Smart, pure transport

NZ suffers hugely from a lack of public transport (trains, buses, trams) and access to safe routes for pedestrians and cyclists, hampering mobility, and yet is currently investing in a road building programme (seven state highways called Roads of National Significance). Trains and buses are much safer and more environmentally friendly for people and freight, and schemes such as the growing rail network of electric trains in Auckland should be the priority.

As NZ's population grows, congestion and pollution from road traffic will grow if given the chance, ruining our beautiful cities...unless we take a different and more enlightened approach to transport planning. We are a small country with limited income; let's spend it wisely and progressively on transport solutions that respect our international reputation as a green, clean country and a major tourist destination. Without even a rail connection from Auckland airport, and rail freight lines under threat, there is clearly so much to be done.

Why more roads and traffic is damaging for people

Pollution from cars is a major contributor to global warming which is the most pressing reason to reduce their use whenever possible. But traffic is bad for our towns and cities in many additional ways. They cause:

1. Danger, particularly to those who need to get around communities on foot and bicycles, which is all of us for our health, but particularly children, the elderly, the disabled, and the socially disadvantaged who cannot afford a car.

2. Health problems. Breathing difficulties such as asthma and other lung conditions are not helped by traffic emissions. People who only use cars and don't exercise easily become obese.

3. Noise pollution and fumes. Fast and well-used roads cause noise pollution and fumes, affecting all of us. We can't hear each other. We can't have conversations with our children or listen to the birds. We feel bombarded by the traffic which is psychologically negative.

4. Encroachment on public space. Planners who design in lots of urban parking spaces around shops, schools and other facilities are using valuable urban space that could be better used as parks or other constructive facilities that don't present a danger to children. Parking lots present a danger particularly to children due to manoeuvring vehicles.

Why more roads and traffic is damaging for economies

Real estate values are enormously negatively affected by busy roads. The quietest, traffic-free streets, or streets with 30kph limits, are the ones with the higher values, whether residential streets or shopping areas. These are the areas where people feel they can live and be encouraged to spend their money. They attract nice homes, roadside planting and seating, and classy shops.

Attractive traffic-free cities such as Cambridge in England and Amsterdam in the Netherlands are a tremendous draw to tourists also who feel they are in an attractive, relaxing environment. They can easily move around from the airport to the centre by train, and around the centre on foot and by bicycle. These cities are attractive and photogenic and therefore popular to visit. Similarly, attractive cities such as Wellington with its beautiful houses and amazing waterfront shouldn't be marred by more traffic. Tourism is vital to NZ's economy.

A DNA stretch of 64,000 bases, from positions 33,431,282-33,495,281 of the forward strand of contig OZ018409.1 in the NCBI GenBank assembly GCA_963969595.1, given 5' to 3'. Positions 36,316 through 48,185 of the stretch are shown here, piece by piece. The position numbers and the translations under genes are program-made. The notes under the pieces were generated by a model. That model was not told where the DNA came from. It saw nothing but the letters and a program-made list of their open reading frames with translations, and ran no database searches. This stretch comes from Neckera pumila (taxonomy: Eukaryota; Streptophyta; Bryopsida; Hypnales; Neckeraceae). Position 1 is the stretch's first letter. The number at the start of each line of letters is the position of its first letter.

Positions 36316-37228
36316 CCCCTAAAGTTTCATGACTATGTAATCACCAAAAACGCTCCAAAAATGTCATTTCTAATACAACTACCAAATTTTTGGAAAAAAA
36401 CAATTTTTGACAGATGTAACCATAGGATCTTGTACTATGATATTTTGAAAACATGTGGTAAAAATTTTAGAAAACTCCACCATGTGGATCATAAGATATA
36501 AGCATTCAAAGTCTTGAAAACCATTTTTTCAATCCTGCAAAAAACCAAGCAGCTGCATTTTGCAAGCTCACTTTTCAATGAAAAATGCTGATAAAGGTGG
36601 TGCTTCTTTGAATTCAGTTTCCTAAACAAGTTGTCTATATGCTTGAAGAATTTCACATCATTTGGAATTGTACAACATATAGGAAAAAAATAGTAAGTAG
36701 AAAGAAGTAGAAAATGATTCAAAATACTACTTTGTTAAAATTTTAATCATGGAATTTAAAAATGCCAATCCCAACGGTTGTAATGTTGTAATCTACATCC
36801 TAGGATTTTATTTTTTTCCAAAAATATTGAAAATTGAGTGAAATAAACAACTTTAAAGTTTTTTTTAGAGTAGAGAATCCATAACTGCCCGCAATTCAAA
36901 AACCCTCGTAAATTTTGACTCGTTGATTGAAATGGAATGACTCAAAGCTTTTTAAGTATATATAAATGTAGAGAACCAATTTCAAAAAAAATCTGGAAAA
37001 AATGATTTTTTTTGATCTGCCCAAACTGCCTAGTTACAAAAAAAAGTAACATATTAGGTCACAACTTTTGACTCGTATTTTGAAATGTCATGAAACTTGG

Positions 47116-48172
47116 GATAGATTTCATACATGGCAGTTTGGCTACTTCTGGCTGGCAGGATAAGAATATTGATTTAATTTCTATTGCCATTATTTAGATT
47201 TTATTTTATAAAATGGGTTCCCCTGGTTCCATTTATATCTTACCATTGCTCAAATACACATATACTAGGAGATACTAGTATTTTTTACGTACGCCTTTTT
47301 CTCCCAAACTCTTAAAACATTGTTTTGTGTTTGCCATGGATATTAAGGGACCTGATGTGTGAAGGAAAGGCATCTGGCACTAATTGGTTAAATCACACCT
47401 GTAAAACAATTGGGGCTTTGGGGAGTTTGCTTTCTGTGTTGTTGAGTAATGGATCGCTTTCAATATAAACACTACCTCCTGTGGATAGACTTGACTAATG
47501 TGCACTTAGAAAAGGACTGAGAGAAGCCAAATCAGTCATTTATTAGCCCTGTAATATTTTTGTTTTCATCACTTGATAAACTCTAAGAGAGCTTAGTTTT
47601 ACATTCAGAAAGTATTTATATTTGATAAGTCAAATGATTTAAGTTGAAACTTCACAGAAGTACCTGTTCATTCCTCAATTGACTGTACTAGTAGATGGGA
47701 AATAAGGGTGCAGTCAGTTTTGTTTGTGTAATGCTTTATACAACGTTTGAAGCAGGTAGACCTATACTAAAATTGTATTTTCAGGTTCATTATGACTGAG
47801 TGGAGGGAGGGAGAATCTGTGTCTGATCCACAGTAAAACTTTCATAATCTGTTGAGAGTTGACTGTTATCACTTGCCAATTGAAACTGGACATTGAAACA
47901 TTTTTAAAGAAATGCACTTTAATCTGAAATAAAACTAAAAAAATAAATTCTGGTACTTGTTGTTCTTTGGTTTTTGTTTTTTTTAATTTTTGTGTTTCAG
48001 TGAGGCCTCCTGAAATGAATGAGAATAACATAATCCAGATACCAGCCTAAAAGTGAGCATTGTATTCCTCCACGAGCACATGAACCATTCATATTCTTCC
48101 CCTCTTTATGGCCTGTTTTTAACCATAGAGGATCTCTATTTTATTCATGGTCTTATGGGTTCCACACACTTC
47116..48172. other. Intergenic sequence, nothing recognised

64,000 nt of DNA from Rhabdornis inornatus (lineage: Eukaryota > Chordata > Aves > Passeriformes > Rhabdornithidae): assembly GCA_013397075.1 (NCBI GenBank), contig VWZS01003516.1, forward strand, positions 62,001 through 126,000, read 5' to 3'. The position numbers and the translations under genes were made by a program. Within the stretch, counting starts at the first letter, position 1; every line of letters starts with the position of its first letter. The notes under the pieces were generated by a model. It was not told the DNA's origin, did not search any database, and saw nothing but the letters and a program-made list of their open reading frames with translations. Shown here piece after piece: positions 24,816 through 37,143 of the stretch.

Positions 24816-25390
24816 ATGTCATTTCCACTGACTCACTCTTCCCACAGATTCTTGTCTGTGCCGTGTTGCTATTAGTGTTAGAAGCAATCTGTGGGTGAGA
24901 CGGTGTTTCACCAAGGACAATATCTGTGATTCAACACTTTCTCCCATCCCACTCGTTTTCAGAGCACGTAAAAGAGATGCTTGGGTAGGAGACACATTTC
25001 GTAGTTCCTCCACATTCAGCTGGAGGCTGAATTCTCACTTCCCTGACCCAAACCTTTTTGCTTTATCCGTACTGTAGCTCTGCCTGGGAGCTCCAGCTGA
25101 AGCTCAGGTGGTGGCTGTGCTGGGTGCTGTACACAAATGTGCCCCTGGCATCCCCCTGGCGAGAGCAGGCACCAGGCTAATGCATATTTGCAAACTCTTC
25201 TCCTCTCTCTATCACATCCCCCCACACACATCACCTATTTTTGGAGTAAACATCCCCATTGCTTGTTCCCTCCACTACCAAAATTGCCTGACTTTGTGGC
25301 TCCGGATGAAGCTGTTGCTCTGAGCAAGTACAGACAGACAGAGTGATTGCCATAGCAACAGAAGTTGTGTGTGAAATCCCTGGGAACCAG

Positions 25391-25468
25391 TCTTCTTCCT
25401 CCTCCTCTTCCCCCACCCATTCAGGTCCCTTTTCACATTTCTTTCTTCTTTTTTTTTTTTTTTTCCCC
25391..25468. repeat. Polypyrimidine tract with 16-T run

Governments who invest in road building spend billions on the roads themselves, and more on the health costs incurred by people inevitably being injured and dying on those roads. This is money much better invested in cleaner, safer forms of transport.

Why public transport requires strong local and national government support

Public transport systems cost money to build and run if they are to work well. Buses, trains and trams must be clean, frequent and go where you need them to go - on time. For this reason, it is important for them to have strong local and national government support. When this is provided, for example in cities such as Zurich, Switzerland, and even in a low-density population city such as Perth, Australia, people leave their cars at home and let the 'train take the strain'. It works, but only with the political will behind it.

Recommendations to communities

  • Use public transport available to you. Use it or lose it. Under-use is a common reason cited by unenthusiastic authorities for scrapping public transport.
  • Oppose moves to build more roads or wider roads. Instead call for separate cycle paths, footpaths, safe crossing places, and bus routes, trams and light railway systems connecting homes and facilities. 
  • Support moves to save any freight or passenger rail lines under threat and lobby local freight companies to use these rail lines to save roads from the danger, pollution and wear and tear of freight. The bigger a vehicle, the more likely it is to kill if involved in a crash.
  • Oppose moves to build more and larger car parks around facilities such as schools. Instead, support schemes such as school walking buses and off road cycle paths.
  • If you use a car, reduce your use. Plan fewer trips and car share.
  • Talk to your political representatives at local council and parliament level. Let them know the importance you attach to the transport debate and your views.

Further reading

Success of public transport in Perth, Western Australia

Success of public transport in Zurich, Switzerland

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